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John Johnson signing is another indictment of Rams ‘scatter shot’ drafting strategy

A day ago, Russ Yeast was apparently ‘prominent’ member of secondary. On Monday, he seems to be a backup

NFL: JUN 06 Los Angeles Rams OTA Photo by Jevone Moore/Icon Sportswire via Getty Images

The Los Angeles Rams made eight picks in the 2022 NFL Draft and half of them were defensive backs, including two who were expected to play safety. Rams general manager Les Snead also drafted six defensive backs in the previous three years, with four of those being safeties. That’s six safeties drafted between 2019 and 2022, plus a seventh this year, all of whom were selected with at least some hope that they could be the next John Johnson III.

On Monday, Snead gave up trying to find the next JJIII and instead brought back JJIII after a two-year absence.

When is it going to be safe to say that L.A.’s draft strategy needs Sean McVay’s favorite word, a “reset”, based on how many picks haven’t been able to find roles with the offense or defense?

Snead likes to boast that in spite of his reputation for “f-ing picks” that all but one or two teams has actually made more draft picks than the Rams during the McVay era. Since 2017, not including this year, Snead has overseen 54 draft picks. Then this past spring, L.A. had a 14-player draft class, the franchise’s largest such group since drafting 14 players in 1992.

Shout out for the old heads:

Because the 2023 class has yet to even play in a preseason game, let’s give them a pass for this exercise today. I’ll do that even though we know that of the 14, at least a couple have to have huge roles with the team in 2023. And then there are the current 22 undrafted free agent rookies who are also in training camp.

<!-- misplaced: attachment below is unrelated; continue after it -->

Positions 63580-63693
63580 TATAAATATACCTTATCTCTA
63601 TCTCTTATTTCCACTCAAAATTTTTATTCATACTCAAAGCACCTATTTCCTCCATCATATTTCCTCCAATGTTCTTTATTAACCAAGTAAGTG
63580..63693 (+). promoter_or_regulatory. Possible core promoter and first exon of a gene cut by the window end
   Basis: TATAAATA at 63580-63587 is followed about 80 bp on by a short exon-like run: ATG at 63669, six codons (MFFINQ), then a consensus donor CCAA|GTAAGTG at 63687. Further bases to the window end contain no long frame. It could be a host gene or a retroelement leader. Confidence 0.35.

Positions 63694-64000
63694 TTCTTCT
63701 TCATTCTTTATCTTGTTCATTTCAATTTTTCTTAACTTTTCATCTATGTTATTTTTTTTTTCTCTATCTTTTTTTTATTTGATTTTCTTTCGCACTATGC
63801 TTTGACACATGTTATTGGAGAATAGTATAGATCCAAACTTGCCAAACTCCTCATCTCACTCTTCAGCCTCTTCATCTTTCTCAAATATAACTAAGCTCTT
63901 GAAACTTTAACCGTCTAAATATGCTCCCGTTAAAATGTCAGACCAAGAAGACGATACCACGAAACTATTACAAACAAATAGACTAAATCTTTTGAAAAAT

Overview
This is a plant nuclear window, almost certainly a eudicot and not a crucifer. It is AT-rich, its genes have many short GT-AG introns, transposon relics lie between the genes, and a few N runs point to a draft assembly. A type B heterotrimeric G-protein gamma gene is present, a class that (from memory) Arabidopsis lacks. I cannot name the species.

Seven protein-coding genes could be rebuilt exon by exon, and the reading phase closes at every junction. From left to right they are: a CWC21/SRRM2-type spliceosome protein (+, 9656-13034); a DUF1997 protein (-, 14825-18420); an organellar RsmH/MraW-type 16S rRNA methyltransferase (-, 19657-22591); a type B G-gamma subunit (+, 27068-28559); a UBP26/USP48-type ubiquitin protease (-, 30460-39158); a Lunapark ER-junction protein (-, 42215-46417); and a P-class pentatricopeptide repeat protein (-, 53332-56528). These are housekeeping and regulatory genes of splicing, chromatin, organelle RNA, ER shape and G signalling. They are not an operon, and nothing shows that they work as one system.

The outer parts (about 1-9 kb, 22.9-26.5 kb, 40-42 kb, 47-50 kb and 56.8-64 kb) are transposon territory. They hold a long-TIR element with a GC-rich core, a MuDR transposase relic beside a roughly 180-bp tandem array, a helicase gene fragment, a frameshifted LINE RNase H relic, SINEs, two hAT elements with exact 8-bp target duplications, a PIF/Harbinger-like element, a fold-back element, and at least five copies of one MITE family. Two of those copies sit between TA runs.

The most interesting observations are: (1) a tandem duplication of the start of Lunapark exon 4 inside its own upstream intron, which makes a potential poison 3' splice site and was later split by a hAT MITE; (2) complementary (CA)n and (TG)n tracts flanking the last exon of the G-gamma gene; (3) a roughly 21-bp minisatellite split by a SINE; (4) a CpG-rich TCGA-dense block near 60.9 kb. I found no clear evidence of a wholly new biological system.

But two potential starters on the Rams defense going into Week 1 will be Johnson, a signing that comes on August 7th after rookie minicamp, mandatory minicamp, and two weeks of training camp, and cornerback Ahkello Witherspoon. In fact, Witherspoon has often been praised as the best cornerback at Rams camp this year.

Ahkello Witherspoon jumps over Snead’s CB draft picks

This comes after Snead spent a fourth round pick on Robert Rochell in 2021, and fourth and sixth round picks on Decobie Durant and Derion Kendrick in 2022. Mid-round cornerbacks who don’t become immediate starters are hardly worthy of being labeled as “busts”, so if only Durant turns into a quality player for L.A., I’d say that’s actually a decent haul.

That’s only if it happens.

Remember that in Snead’s tenure as GM dating back to 2012, the Rams have drafted eight cornerbacks (not including sixth round rookie Tre’Vius Hodges-Tomlinson, who may actually become an immediate starter) and we’ve yet to see anyone resembling a hit since Jackrabbit Jenkins and Trumaine Johnson in 2012. Lamarcus Joyner’s breakout only came as a safety.

Instead, Snead’s best cornerbacks have all been trade acquisitions: Marcus Peters, Jalen Ramsey, Aqib Talib. Or an unexpected pickup like Troy Hill.

Now here we are two weeks into 2023 training camp, having watched former third round pick David Long leave in free agency after a disappointing four years in L.A., and spending four picks on cornerbacks in the last three years, but Witherspoon is leading the charge. Injuries play a role in that. However, Witherspoon seems like the Rams best cornerback right now regardless.